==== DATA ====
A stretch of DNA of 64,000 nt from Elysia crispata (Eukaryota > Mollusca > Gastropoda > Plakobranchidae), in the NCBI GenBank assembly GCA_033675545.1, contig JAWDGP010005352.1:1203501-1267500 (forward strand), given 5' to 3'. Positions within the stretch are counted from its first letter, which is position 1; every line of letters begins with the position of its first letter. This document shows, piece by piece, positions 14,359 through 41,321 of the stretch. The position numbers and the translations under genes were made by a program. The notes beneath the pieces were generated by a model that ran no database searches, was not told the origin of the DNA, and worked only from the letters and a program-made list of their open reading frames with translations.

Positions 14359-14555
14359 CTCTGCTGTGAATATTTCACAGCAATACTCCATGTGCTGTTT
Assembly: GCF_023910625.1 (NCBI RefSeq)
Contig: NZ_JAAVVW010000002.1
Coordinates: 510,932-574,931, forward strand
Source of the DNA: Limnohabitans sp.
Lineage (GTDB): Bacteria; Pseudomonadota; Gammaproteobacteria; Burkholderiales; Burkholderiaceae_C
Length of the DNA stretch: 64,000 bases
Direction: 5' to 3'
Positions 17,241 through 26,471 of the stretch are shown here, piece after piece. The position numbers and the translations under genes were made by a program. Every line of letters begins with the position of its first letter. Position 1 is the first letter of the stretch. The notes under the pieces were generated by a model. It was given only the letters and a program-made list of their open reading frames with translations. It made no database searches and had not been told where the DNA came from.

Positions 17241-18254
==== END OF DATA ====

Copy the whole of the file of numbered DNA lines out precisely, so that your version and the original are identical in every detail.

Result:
A stretch of DNA of 64,000 nt from Elysia crispata (Eukaryota > Mollusca > Gastropoda > Plakobranchidae), in the NCBI GenBank assembly GCA_033675545.1, contig JAWDGP010005352.1:1203501-1267500 (forward strand), given 5' to 3'. Positions within the stretch are counted from its first letter, which is position 1; every line of letters begins with the position of its first letter. This document shows, piece by piece, positions 14,359 through 41,321 of the stretch. The position numbers and the translations under genes were made by a program. The notes beneath the pieces were generated by a model that ran no database searches, was not told the origin of the DNA, and worked only from the letters and a program-made list of their open reading frames with translations.

Positions 14359-14555
14359 CTCTGCTGTGAATATTTCACAGCAATACTCCATGTGCTGTTT
Assembly: GCF_023910625.1 (NCBI RefSeq)
Contig: NZ_JAAVVW010000002.1
Coordinates: 510,932-574,931, forward strand
Source of the DNA: Limnohabitans sp.
Lineage (GTDB): Bacteria; Pseudomonadota; Gammaproteobacteria; Burkholderiales; Burkholderiaceae_C
Length of the DNA stretch: 64,000 bases
Direction: 5' to 3'
Positions 17,241 through 26,471 of the stretch are shown here, piece after piece. The position numbers and the translations under genes were made by a program. Every line of letters begins with the position of its first letter. Position 1 is the first letter of the stretch. The notes under the pieces were generated by a model. It was given only the letters and a program-made list of their open reading frames with translations. It made no database searches and had not been told where the DNA came from.

Positions 17241-18254